slightly. During the night, the walls refreeze, creating a layer of solid ice that further
insulates and reinforces the igloo.

Questions
13. It can be understood from the first paragraph that the Inuit -
(1) came to Greenland from Alaska and Canada
(2) moved around a lot
(3) learned to make igloos from other nomadic peoples
(4) were unable to hunt and fish during the winter

) ("
. - - ,
2016 - 40 - -

14. In line 5, "devised" means -

(1) delayed
(2) designed
(3) demanded
(4) delivered

15. The main purpose of the second paragraph is to -


(1) describe the shape of an igloo
(2) explain why igloos were made of snow
(3) discuss why the Inuit built igloos
(4) describe how an igloo was constructed

16. According to the second paragraph, the Inuit built igloos out of snow because -
(1) it is easy to work with
(2) it does not cost money
(3) they had nothing else to use
(4) this was their people's tradition

17. The main purpose of the last paragraph is to explain how a building made of snow -
(1) can be big enough for several people
(2) is usually heated
(3) can be strong and warm
(4) should be reinforced

) ("
. - - ,
2016 - 41 - -

Text II (Questions 18-22)

(1) The first half of the 19th century was not a comfortable time to be a woman. The
conventional attire for women multiple layers of fabric, stiff petticoats, and a corset
pulled unbearably tight at the waist weighed them down and restricted their
movement. In the eyes of many women, dress reform had to be one of the first steps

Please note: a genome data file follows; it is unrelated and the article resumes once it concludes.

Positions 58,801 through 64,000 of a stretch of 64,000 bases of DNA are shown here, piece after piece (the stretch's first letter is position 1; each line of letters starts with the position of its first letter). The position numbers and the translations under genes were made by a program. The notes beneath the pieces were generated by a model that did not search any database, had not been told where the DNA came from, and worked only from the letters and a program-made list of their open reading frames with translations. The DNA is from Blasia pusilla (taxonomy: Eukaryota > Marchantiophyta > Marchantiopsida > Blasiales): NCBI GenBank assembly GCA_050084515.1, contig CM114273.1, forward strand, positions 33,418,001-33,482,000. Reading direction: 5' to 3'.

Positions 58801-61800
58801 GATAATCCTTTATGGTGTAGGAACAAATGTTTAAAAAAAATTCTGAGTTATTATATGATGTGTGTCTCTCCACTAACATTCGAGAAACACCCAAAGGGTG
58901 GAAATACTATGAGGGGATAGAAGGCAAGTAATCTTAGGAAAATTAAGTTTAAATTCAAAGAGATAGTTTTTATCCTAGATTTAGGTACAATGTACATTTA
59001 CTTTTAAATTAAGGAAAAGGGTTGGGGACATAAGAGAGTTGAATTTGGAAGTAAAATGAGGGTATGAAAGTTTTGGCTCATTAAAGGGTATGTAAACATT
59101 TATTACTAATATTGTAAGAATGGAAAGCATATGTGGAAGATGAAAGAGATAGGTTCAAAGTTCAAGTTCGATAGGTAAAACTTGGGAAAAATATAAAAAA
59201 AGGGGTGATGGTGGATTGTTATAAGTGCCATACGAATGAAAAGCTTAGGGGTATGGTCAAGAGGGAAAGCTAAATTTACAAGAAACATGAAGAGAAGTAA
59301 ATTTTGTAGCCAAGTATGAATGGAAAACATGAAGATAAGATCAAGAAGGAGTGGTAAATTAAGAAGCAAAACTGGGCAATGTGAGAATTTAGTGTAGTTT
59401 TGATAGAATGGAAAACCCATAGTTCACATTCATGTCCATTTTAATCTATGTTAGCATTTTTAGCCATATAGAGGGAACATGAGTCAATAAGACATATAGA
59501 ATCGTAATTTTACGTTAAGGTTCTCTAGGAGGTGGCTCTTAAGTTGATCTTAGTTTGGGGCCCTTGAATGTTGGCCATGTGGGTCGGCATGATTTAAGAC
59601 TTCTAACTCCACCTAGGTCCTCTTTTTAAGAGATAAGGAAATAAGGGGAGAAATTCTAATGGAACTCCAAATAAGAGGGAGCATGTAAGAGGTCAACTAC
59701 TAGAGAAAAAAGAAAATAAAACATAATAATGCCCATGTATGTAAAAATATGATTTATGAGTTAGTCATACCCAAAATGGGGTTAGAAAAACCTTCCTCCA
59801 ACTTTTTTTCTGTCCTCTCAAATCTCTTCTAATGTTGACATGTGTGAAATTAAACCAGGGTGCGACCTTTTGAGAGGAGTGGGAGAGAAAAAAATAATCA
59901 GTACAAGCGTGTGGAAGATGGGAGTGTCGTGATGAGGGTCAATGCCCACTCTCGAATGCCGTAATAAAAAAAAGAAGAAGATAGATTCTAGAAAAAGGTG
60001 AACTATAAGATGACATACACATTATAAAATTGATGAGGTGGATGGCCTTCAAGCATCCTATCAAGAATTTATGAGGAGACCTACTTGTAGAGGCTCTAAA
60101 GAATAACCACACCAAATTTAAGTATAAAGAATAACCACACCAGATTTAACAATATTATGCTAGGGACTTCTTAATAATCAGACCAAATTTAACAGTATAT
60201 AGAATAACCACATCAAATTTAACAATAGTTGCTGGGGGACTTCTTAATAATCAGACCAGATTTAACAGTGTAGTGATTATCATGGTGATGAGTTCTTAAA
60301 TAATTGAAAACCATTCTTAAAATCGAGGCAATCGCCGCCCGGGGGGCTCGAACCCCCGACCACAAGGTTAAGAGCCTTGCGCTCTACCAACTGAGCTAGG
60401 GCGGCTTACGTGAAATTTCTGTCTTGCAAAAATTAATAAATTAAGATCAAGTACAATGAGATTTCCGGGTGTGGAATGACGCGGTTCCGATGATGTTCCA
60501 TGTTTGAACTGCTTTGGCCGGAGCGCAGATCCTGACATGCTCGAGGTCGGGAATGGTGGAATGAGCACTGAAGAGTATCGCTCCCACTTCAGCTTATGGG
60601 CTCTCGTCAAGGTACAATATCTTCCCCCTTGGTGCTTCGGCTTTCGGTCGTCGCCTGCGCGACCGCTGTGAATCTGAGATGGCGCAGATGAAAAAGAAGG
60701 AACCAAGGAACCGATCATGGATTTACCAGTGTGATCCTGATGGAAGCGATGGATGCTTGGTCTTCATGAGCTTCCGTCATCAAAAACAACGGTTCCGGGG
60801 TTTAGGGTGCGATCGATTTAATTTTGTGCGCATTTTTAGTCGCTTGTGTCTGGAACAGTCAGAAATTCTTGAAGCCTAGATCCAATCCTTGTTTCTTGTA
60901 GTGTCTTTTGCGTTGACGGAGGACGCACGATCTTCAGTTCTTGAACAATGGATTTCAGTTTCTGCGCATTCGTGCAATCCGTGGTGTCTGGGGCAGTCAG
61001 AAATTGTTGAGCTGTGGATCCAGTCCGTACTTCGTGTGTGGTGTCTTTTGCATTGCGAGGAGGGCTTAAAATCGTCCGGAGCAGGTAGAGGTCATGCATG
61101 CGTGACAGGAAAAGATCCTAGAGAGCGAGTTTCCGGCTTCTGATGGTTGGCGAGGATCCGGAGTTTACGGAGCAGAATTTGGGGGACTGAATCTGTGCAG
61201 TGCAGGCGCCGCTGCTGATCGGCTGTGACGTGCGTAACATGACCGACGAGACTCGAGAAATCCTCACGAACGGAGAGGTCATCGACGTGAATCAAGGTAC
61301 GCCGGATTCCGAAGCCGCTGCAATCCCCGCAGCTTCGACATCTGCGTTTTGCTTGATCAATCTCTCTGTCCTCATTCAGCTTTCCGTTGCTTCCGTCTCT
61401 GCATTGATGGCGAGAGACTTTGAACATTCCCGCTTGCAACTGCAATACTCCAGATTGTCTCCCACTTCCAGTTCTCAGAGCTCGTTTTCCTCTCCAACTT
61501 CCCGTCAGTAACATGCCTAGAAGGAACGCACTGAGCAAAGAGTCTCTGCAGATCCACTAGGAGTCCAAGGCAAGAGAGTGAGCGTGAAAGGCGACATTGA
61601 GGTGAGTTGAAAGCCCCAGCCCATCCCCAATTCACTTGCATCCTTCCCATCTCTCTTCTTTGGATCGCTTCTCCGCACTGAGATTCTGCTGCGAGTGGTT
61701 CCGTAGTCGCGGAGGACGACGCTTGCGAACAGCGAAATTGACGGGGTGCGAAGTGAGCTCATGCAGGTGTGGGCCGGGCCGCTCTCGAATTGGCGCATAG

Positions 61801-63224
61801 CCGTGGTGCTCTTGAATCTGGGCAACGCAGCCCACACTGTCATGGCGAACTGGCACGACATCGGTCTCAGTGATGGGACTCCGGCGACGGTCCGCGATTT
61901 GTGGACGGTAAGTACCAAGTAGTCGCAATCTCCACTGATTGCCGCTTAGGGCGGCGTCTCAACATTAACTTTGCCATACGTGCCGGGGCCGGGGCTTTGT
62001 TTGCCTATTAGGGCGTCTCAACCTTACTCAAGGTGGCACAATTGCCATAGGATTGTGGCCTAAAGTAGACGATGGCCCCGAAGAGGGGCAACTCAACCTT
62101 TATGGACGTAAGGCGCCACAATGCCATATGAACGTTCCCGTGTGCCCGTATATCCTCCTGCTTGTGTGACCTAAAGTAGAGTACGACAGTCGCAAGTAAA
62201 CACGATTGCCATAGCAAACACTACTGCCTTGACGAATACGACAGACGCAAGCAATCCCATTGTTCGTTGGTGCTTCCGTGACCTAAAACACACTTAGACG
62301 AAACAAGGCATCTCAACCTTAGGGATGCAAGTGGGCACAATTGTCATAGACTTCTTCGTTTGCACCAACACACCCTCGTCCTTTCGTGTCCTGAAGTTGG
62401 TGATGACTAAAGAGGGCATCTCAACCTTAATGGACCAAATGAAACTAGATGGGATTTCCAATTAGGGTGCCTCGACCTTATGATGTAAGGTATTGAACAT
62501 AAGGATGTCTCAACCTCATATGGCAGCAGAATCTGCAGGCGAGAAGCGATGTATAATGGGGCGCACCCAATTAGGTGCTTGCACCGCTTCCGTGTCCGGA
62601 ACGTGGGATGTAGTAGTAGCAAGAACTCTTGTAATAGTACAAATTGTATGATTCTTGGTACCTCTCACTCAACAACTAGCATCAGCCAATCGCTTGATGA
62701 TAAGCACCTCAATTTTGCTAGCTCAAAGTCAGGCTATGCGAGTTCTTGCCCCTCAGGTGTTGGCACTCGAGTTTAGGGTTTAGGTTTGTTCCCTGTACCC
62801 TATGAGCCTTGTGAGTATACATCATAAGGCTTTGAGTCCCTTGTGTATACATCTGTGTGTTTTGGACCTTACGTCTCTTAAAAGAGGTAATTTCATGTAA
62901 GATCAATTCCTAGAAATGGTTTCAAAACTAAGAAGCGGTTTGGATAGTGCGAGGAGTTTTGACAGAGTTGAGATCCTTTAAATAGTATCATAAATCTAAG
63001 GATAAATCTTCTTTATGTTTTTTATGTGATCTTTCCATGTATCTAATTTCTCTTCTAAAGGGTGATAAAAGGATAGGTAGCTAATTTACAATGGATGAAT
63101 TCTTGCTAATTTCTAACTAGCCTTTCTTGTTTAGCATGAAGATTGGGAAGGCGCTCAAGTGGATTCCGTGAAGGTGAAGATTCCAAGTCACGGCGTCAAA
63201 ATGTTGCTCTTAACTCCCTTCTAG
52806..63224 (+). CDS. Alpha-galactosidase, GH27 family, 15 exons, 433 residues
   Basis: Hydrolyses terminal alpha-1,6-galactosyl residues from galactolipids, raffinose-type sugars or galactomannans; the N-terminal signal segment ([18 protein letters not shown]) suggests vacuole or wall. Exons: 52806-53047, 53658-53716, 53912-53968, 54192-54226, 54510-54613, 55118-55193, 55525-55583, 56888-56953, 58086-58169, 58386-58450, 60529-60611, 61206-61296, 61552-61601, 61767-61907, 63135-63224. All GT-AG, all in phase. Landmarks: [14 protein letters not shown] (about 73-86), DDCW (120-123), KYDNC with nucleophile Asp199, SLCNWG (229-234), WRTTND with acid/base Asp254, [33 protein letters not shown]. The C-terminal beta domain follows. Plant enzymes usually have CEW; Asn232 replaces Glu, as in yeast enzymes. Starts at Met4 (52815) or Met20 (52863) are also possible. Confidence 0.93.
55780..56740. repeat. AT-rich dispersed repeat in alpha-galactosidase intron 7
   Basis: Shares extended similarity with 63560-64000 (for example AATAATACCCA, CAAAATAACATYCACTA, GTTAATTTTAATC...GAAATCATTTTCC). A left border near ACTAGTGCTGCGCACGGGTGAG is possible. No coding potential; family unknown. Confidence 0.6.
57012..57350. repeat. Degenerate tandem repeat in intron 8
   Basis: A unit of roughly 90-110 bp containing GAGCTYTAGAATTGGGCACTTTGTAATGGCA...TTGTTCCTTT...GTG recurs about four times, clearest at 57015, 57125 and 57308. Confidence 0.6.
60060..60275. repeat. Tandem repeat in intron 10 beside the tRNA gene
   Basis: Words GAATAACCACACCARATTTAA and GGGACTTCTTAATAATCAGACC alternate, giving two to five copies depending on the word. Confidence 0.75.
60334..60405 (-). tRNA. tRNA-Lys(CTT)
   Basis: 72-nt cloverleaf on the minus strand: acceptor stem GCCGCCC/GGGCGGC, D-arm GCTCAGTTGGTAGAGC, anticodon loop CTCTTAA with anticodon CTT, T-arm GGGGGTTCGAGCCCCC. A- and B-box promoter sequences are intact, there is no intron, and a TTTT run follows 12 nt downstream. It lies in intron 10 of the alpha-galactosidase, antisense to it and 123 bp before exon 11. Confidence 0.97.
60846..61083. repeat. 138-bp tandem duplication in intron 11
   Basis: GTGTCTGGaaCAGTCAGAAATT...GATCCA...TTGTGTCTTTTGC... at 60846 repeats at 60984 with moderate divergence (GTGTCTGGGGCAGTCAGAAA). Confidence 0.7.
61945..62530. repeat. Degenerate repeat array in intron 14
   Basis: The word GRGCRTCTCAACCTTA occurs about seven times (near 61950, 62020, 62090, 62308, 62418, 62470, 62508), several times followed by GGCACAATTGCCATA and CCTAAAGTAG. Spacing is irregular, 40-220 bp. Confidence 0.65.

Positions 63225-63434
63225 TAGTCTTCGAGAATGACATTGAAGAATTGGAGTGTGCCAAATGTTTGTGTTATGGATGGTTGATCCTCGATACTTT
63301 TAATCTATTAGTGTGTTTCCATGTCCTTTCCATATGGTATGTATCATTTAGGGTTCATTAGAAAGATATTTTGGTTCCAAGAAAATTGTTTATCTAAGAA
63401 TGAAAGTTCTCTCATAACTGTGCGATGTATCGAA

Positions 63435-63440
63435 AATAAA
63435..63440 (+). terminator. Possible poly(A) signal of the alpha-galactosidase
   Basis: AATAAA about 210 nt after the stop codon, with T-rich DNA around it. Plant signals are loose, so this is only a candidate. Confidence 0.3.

(5) toward women's liberation. Elizabeth Cady Stanton, a leading figure in the women's
rights movement, argued that "woman will never hold her true position, until . . . she
casts away her swaddling clothes."

During the spring of 1851, Elizabeth Smith Miller began experimenting with a new
style of women's clothing. Her innovation featured Turkish trousers reaching the
(10) ankle and a skirt that fell some four inches below the knee. Dressed in the new outfit,
Miller visited Elizabeth Cady Stanton in Seneca Falls, New York, and introduced the
new garment to her. The two women showed it to another friend, fellow activist Amelia
Jenks Bloomer. Bloomer, who was the editor and publisher of The Lily, A Ladies'
Journal, was intrigued by the liberating apparel. She wrote an article advocating
(15) Miller's "freedom dress" or "rational dress". Before long, people began referring to this
style as the "bloomer costume" or "bloomers".

The dress reform movement was highly controversial; many expressed disapproval
and even outrage. Opposition to the "ridiculous and indecent" bloomers was so fierce
that many feminists ceased wearing them after a few years. They believed that